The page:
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Discussion > Tweet and blog

Interesting stuff. This has increased my knowledge of tweeting by leaps and bounds, but I think it is not for me. I find comments on threads often too fast and furious to keep up with, so I'd be left trailing way behind in a twittering about anything. It also doesn't appeal in the slightest to have the daily thoughts of sundry alarmists and their apologists sprinkled on my computer screen. But others are obviously coping with that, and doing good works despite it! I can imagine it must sharpen up people's debating skills though - pointed pithiness and all that.

Thank you Richard for this glimpse into another world.

I'm not going to join it but I am pleased to learn that it seems to be helping the forces of light engage with the great darkness being spread over the world by those purporting to be most agitated about a certain molecule, a molecule whose impact is so beneficial to life that it would be good to have more of it in the air.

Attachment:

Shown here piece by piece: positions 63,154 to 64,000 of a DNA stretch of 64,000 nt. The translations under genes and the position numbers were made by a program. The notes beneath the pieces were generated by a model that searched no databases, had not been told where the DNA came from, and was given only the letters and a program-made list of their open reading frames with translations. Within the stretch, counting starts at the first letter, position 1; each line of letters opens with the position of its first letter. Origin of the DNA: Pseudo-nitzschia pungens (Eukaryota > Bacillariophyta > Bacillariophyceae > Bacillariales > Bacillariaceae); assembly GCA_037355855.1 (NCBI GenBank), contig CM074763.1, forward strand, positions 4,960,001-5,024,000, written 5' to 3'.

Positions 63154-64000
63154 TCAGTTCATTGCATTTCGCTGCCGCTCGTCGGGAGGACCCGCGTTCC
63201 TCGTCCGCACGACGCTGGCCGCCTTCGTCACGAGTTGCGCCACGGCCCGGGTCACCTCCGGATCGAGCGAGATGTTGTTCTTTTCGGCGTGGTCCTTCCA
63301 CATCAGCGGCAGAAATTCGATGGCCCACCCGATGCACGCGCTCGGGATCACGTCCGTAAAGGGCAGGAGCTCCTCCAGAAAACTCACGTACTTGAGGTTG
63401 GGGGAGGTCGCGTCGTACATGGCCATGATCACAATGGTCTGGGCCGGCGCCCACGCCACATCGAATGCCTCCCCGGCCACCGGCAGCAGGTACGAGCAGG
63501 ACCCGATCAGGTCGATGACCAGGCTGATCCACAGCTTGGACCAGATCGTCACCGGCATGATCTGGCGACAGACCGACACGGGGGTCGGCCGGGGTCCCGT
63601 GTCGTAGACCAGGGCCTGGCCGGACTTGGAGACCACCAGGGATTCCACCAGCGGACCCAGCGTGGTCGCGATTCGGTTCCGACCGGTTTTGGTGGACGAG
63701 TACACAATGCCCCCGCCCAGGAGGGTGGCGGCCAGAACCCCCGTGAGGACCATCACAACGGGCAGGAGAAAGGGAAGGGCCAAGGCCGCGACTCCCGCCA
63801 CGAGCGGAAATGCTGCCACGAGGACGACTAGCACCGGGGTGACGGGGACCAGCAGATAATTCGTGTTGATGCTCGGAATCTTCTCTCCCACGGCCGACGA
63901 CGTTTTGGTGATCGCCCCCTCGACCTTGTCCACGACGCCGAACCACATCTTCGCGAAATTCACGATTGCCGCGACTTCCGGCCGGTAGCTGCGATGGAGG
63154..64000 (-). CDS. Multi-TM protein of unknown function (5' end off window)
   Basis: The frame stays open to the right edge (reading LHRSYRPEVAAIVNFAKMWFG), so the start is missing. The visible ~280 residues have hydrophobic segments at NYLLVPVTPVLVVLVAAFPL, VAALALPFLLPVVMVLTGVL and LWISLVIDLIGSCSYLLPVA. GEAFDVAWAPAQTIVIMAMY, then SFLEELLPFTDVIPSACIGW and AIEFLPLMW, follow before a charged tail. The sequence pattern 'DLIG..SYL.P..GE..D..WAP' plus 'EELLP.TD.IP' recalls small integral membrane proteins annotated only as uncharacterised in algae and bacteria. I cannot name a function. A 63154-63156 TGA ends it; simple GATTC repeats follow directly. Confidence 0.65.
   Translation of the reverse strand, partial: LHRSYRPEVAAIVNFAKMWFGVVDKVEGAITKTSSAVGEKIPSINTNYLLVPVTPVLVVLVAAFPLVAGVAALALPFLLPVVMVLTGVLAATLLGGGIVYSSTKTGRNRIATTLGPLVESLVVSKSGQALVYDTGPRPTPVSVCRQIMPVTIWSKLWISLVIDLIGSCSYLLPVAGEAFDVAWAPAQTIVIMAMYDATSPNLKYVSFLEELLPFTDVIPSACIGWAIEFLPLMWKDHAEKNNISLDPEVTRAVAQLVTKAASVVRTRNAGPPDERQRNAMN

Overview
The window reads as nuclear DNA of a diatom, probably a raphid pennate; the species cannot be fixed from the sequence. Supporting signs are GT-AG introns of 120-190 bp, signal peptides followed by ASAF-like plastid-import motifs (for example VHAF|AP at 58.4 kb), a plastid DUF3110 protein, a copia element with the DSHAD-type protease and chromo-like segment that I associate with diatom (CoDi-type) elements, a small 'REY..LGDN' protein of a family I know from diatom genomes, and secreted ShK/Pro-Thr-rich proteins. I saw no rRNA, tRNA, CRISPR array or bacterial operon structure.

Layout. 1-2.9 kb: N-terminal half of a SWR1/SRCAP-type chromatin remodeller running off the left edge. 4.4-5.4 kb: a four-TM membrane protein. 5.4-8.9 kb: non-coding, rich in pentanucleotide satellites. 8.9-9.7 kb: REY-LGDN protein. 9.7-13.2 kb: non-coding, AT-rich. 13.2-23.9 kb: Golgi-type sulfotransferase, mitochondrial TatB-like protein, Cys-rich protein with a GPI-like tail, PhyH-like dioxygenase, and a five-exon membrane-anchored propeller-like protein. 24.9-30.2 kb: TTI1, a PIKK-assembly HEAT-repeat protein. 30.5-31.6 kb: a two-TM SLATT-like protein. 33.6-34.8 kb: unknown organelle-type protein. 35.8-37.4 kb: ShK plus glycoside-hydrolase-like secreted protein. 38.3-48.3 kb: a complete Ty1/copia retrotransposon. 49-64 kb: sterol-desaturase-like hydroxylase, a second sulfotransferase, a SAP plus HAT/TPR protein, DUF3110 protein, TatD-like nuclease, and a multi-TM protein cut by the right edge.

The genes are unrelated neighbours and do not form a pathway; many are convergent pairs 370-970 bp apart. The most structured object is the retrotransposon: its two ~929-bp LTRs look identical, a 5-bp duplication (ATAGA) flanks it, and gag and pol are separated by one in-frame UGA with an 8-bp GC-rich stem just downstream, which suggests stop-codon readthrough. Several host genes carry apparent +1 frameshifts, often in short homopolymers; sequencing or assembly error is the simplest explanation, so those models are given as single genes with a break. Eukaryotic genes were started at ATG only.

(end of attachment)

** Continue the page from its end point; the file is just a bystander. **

May 19, 2013 at 9:31 AM | Registered CommenterJohn Shade

My last comment seems to have stopped this particular conversation dead in its tracks. Reminds me of what can happen at a social gathering if you reply 'statistician' to the 'what do you do?' question.

Anyway, nostalgia apart, here is an example of a twitter exchange which I think does credit to Richard Betts, an occasional visitor to the Cathedral of Climate Reason that is Bishop Hill: Rankexploits

Basically, he makes it clear that he does not like the term 'denier' in the climate context, and challenges some Twitterer to say what he means by it. He gets a peculiar reply that shows that some Twitterers at least are a few crumbs short of a birdtable picnic. Which might explain why they cheep so much.

May 25, 2013 at 3:46 PM | Registered CommenterJohn Shade

John, sorry not to reply to your previous, which I appreciated greatly, as I have your Moral and Intellectual Poverty of Climate Alarm by the way - something much needed to be said and explored.

I've got back into Twitter recently and find again that it has real rewards, both in the climate area and in the abstruse subset of technology more relevant to my bread and butter. One has to go with the rhythm of the massive flow of tweets though, facing up to the fact that there is loads one will miss. Being at peace with not knowing but able to contribute 140 characters when insight seems to appear. A good proxy for being a balanced yet thoughtful human being. But not everyone has to subject themselves to this version of that discipline.